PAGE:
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Thursday, February 04, 2010


A Compilation Of Compromises By "Evangelicals"

A Review of

John MacArthur Ashamed Of The Gospel (Wheaton, IL: Crossway, 2010) [3rd ed.]
$22.99 304 pp ISBN-13: 978-1-4335-0929-2 ISBN-10: 1-4335-0929-6

Reviewer: Forrest W. Schultz

If you are looking for a discussion and documentation of the various kinds of compromises by evangelicals, especially those going on now, this is a good source. This book also provides a list (and discussions) of the various Scriptures which exhort the man of God to remain faithful and to continue to proclaim the Gospel and not to follow those who have strayed from the faith.

MacArthur also shows how the main villain leading today's evangelicals astray is the desire to make the Gospel more palatable to modern man in order to gain more converts. He provides this helpful quote from J. I. Packer "If we forget that it is God's prerogative to give resutls when the gospel is preached, we shall start to think that it is our responsibility to secure them. And if we forget that only God can give faith, we shall start to think that the making of converts depends, in the last analysis, not on God, but on us, and that the decisive factor is the way we evangelize. And this line of thought, consistently followed through, will lead us far astray." (p. 167) This is the heart of the matter and until this fallacious Arminian notion is repudiated, the evangelistic pragmatism which now abounds will probably continue. It is interesting to observe how discerning Packer was in this warning-- it was uttered all the way back in 1961 in his classic work Evangelism and the Sovereignty of God long before the compromises were as bad as they are now.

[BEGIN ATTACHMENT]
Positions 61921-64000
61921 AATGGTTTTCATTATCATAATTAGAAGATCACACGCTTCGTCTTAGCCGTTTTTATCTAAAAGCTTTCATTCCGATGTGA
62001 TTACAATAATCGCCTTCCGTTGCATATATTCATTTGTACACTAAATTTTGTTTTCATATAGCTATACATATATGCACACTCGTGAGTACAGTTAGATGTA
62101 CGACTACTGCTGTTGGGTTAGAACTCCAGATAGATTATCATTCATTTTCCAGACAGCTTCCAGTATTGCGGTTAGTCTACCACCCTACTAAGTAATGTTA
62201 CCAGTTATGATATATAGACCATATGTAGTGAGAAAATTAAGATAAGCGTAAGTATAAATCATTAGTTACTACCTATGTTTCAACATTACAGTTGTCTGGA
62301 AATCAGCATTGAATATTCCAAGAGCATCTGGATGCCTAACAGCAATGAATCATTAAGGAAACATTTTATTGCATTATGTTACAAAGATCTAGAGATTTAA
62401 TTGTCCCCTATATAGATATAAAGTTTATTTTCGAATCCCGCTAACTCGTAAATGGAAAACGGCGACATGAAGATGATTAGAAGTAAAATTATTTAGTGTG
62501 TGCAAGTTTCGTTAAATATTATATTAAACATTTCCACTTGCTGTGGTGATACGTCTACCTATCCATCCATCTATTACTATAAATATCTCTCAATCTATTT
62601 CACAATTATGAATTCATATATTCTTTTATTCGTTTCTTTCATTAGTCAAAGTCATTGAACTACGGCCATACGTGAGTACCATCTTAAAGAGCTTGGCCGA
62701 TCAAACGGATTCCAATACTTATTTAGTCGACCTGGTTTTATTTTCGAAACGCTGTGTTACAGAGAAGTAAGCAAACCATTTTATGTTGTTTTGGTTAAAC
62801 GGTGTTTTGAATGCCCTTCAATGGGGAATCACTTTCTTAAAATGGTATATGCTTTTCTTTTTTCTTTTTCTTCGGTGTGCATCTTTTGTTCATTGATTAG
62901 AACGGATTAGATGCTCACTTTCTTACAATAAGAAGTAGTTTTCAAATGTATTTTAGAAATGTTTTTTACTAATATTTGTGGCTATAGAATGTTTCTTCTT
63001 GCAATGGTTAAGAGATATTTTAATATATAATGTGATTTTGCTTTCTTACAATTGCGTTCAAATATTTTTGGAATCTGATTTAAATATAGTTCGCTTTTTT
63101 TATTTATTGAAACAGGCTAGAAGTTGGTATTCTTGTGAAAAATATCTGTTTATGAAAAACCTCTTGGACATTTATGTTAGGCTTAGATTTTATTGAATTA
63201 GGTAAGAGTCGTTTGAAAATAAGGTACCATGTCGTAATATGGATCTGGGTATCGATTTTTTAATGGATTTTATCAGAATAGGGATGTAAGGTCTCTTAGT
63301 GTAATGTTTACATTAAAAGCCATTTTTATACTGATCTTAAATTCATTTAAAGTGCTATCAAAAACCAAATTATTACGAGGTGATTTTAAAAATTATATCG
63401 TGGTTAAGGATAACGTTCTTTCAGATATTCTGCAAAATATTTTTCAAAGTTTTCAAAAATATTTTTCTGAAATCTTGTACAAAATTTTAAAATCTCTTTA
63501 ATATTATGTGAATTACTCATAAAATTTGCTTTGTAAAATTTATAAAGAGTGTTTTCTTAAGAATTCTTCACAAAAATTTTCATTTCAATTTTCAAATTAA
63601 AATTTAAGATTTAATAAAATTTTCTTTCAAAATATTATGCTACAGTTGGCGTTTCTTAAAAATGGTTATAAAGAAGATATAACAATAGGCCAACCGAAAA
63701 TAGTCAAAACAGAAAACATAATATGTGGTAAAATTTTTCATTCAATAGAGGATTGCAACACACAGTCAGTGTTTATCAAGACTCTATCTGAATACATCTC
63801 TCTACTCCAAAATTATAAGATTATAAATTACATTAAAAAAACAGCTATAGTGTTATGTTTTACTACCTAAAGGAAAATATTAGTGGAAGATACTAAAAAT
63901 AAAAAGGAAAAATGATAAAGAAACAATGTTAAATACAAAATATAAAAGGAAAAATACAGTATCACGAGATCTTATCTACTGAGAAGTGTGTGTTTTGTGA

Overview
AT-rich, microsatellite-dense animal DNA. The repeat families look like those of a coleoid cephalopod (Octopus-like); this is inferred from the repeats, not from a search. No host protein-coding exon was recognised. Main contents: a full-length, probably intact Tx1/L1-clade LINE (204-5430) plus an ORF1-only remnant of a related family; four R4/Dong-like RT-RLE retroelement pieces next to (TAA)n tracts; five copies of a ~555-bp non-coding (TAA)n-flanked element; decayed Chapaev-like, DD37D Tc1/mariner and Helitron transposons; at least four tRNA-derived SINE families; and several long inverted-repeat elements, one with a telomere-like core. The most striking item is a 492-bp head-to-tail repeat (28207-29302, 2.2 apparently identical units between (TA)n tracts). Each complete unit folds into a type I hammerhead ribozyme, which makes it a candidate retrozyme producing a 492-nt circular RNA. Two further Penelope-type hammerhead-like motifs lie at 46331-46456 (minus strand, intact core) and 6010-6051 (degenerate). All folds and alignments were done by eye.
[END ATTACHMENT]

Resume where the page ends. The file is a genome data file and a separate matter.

I put the term "evangelicals" in quotes in the title of my review because as the apostasy continues to deepen more and more of those bearing this once noble term are less and less entitled to it. Even refering to them as Arminian is way too mild now. Here is what Os Guinness said of them back in 1992: "Evangelicals are now outdoing liberals as the supreme religious modernizers -- and compromisers -- of today." (p. 199) If you want to know why Guinness and I are saying this, read this book by MacArthur and then weep.

One word of caution, though. This study, helpful as it is, should not be regarded as the whole picture. It must not be supposed that everything was fine before the compromisers came along. Or that things are OK in the churches which have not gone down the compromising road. Many of these churches are not guilty of evangelistic pragmatism because they are not doing any evangelism at all! And, although many evangelicals and fundamentalists and Calvinists remain orthodox in doctrine (officially), this is in so many cases not a vital orthodoxy but a dead orthodoxy. This is another whole problem, but it does need to be at least mentioned here because some of the compromise found today is in part a rebellion against this dead orthodoxy by those who seem to forget that the problem with a dead orthodosy is not the orthodoxy but the deadness! MacArthur rightly laments the decline of preaching in the compromising churches, but, to balance out the record, it needs to be said that for a very long time there has been very little good preaching even in the traditional churches. One reason modern churchgoers rebel against preaching is that they have never heard any good preaching!

This book was first published in 1993. There have been a few alterations and some signficant additions but most of the third edition (2010) remains the same. The author is a great fan of C. H. Spurgeon, and he prefaces each chapter with a quote from the Prince of Preachers. There also is a discussion of the Down Grade Controversy in which Spurgeon was heavily involved a century ago. And there are other nineteenth century persons noted, especially Finney, who was a pioneer in evangelical compromising!


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